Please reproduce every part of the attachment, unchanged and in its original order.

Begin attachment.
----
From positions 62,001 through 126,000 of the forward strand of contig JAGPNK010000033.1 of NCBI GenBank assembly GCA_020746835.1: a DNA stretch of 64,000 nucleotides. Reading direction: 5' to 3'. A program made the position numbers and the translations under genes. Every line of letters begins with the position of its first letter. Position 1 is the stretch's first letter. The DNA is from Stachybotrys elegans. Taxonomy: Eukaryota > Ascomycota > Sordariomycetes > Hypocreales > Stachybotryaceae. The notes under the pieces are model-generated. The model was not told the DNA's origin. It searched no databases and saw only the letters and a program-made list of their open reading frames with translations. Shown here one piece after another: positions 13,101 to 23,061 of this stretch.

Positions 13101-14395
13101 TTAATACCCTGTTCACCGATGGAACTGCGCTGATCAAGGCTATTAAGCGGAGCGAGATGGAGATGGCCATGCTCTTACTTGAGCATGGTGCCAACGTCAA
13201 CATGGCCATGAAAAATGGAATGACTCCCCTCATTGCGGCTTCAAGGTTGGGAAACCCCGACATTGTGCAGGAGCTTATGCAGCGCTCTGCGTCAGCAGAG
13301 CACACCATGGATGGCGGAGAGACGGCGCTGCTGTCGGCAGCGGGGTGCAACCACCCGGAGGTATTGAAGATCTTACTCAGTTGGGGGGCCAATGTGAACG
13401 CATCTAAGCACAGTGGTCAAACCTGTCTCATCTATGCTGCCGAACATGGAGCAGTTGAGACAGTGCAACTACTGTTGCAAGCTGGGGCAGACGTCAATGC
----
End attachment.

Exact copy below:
From positions 62,001 through 126,000 of the forward strand of contig JAGPNK010000033.1 of NCBI GenBank assembly GCA_020746835.1: a DNA stretch of 64,000 nucleotides. Reading direction: 5' to 3'. A program made the position numbers and the translations under genes. Every line of letters begins with the position of its first letter. Position 1 is the stretch's first letter. The DNA is from Stachybotrys elegans. Taxonomy: Eukaryota > Ascomycota > Sordariomycetes > Hypocreales > Stachybotryaceae. The notes under the pieces are model-generated. The model was not told the DNA's origin. It searched no databases and saw only the letters and a program-made list of their open reading frames with translations. Shown here one piece after another: positions 13,101 to 23,061 of this stretch.

Positions 13101-14395
13101 TTAATACCCTGTTCACCGATGGAACTGCGCTGATCAAGGCTATTAAGCGGAGCGAGATGGAGATGGCCATGCTCTTACTTGAGCATGGTGCCAACGTCAA
13201 CATGGCCATGAAAAATGGAATGACTCCCCTCATTGCGGCTTCAAGGTTGGGAAACCCCGACATTGTGCAGGAGCTTATGCAGCGCTCTGCGTCAGCAGAG
13301 CACACCATGGATGGCGGAGAGACGGCGCTGCTGTCGGCAGCGGGGTGCAACCACCCGGAGGTATTGAAGATCTTACTCAGTTGGGGGGCCAATGTGAACG
13401 CATCTAAGCACAGTGGTCAAACCTGTCTCATCTATGCTGCCGAACATGGAGCAGTTGAGACAGTGCAACTACTGTTGCAAGCTGGGGCAGACGTCAATGC